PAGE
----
A colleague wants to test some software within a VM (Virtual Machine) environment. He wants to test it on a computer that is not hooked up to the internet. It runs Win XP SP3. Windows was pre-installed on that system by the system manufacturer, and he cannot find the original OS restore disks that the manufacturer provided.

Can anyone recommend free-of-cost VM software that works on Win XP SP3 that will accommodate the above parameters?

There is already a Q/A about general VM recommendations, please ensure that responses to this question meet the specific requirements outlined above. Thanks!

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    When you say "It runs Win XP SP3", are you referring to the host system, or the guest system? And which system has the OS pre-installed? It's unclear why you can't simply download VirtualBox and set it up with no networking, unless there's something about your question that I'm not understanding. Commented Nov 30, 2014 at 21:43
  • @GregHewgill The host system and the guest system are the same system. Therefore, both will be Win XP SP3. Commented Dec 1, 2014 at 6:01
  • I think you may be confused about something, but I'm not sure what. When talking about virtual machines, the "host" and "guest" systems are necessarily different systems, they cannot be the same system. It's still unclear what you are looking for here. Commented Dec 1, 2014 at 20:01
  • @GregHewgill Lol. I might be confused or using the wrong terminology. He wants to test some software without affecting anything else on the machine. The software includes some drivers, so I don't think a simple sandbox will work. Commented Dec 1, 2014 at 20:41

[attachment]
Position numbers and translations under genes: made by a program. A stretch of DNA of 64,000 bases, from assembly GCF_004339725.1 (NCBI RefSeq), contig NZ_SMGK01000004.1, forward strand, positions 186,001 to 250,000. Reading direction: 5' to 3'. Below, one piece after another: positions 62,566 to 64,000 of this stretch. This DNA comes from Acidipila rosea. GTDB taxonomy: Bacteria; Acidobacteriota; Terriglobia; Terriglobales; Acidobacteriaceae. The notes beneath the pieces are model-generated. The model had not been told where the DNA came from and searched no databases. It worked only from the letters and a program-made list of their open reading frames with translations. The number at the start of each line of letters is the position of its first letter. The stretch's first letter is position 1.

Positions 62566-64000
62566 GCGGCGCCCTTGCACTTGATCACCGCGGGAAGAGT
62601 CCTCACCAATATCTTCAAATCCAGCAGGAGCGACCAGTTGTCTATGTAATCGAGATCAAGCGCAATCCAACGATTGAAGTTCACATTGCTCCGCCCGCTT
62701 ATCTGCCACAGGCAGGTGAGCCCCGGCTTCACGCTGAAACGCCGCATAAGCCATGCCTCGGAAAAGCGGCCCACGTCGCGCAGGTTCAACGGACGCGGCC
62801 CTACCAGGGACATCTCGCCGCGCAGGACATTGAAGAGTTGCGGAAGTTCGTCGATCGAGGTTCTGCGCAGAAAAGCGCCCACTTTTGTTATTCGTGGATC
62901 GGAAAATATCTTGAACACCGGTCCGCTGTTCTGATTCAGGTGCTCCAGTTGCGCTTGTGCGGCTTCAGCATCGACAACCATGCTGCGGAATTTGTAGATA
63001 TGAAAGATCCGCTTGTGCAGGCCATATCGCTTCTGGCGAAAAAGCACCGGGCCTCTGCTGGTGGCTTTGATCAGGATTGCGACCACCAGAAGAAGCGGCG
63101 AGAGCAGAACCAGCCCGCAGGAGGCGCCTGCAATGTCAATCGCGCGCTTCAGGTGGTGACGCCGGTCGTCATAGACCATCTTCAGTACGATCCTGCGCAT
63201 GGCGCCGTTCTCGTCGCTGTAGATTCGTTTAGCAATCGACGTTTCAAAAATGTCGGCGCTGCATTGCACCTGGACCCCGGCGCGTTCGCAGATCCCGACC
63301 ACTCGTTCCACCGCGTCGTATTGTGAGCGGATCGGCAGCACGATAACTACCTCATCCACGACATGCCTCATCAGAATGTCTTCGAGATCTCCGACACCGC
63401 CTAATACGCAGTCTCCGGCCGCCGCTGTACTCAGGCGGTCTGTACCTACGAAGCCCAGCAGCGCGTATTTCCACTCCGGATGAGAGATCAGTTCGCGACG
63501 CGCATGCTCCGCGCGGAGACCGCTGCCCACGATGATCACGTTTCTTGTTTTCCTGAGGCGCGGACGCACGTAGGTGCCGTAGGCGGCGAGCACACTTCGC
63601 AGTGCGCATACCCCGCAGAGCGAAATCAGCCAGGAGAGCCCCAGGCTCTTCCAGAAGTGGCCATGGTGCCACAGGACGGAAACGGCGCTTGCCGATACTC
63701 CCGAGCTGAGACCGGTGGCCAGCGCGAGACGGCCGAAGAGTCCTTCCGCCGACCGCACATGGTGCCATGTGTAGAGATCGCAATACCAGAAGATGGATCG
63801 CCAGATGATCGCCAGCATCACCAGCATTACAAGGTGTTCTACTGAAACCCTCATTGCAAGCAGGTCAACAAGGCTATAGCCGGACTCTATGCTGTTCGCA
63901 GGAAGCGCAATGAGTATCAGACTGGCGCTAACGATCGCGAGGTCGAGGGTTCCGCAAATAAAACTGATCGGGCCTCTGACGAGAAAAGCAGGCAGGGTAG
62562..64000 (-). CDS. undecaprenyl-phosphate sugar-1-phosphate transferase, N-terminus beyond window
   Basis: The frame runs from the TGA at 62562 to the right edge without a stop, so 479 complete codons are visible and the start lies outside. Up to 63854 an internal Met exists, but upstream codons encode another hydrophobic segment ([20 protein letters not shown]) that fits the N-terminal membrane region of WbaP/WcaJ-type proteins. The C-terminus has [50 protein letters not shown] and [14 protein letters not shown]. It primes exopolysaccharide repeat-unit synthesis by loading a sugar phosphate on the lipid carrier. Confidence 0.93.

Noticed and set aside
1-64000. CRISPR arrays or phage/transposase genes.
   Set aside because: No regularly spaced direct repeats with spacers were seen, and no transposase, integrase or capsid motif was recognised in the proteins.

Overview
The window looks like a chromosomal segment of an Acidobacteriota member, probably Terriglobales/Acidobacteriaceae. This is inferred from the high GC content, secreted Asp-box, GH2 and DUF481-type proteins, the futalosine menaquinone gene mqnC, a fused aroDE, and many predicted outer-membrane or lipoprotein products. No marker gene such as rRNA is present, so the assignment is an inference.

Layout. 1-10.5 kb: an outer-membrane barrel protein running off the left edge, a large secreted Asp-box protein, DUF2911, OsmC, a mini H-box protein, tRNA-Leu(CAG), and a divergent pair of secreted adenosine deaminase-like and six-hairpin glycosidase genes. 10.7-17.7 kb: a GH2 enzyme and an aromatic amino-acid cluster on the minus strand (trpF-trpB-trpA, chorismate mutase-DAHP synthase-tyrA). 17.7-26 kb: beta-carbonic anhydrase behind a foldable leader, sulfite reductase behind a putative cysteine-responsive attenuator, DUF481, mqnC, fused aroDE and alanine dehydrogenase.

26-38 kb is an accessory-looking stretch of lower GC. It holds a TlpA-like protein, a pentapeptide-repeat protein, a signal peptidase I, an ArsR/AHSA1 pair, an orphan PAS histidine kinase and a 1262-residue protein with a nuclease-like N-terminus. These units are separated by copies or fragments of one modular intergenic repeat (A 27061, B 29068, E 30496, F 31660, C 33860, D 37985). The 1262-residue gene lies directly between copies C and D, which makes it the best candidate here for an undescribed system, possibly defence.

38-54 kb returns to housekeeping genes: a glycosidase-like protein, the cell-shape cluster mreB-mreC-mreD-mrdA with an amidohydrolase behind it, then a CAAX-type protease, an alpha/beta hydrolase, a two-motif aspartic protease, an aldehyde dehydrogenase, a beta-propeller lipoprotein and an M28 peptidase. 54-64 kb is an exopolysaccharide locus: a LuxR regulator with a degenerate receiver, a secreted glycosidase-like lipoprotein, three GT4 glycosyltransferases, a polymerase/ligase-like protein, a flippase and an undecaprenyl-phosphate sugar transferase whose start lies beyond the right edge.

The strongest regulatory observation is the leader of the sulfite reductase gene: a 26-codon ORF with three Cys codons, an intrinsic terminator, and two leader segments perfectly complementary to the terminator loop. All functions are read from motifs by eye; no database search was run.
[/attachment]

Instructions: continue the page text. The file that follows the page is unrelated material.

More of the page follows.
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    VirtualBox, for example, is not a "simple sandbox". It's an entire virtual machine that has its own OS installation, own kernel, own drivers, own applications, and everything. Try it out, you might find it suits your needs. The guest installation does not affect anything on the host system. Commented Dec 1, 2014 at 20:58

1 Answer 1


Any virtual machine software (free or otherwise) such as VirtualBox will work.

Ideally, obtain a copy of the Windows install media and reinstall Windows cleanly to the virtual machine as the hardware will appear different to the current installation of Windows. Copies of the install media are usually available from your computer manufacturer or directly from Microsoft for a nominal fee. You could also borrow installation media from a trusted source such as a friend or colleague. You may also be able to purchase install media via eBay or similar although this is a less trusted source.

You can retrieve your current product key using a free utility such as one found at: http://pcsupport.about.com/od/productkeysactivation/tp/topkeyfinder.htm

During a new installation, Windows will want to connect to the Internet to validate the product key and temporarily enabling an Internet connection during the install will mean that you won't have to suffer subsequent reminders.

Microsoft may detect that Windows is being installed to different hardware necessitating a phone call to Microsoft Support. Assuming the wait in the queue isn't too long, this is usually a fairly painless experience once you explain what you want to do and they flick the appropriate switch.

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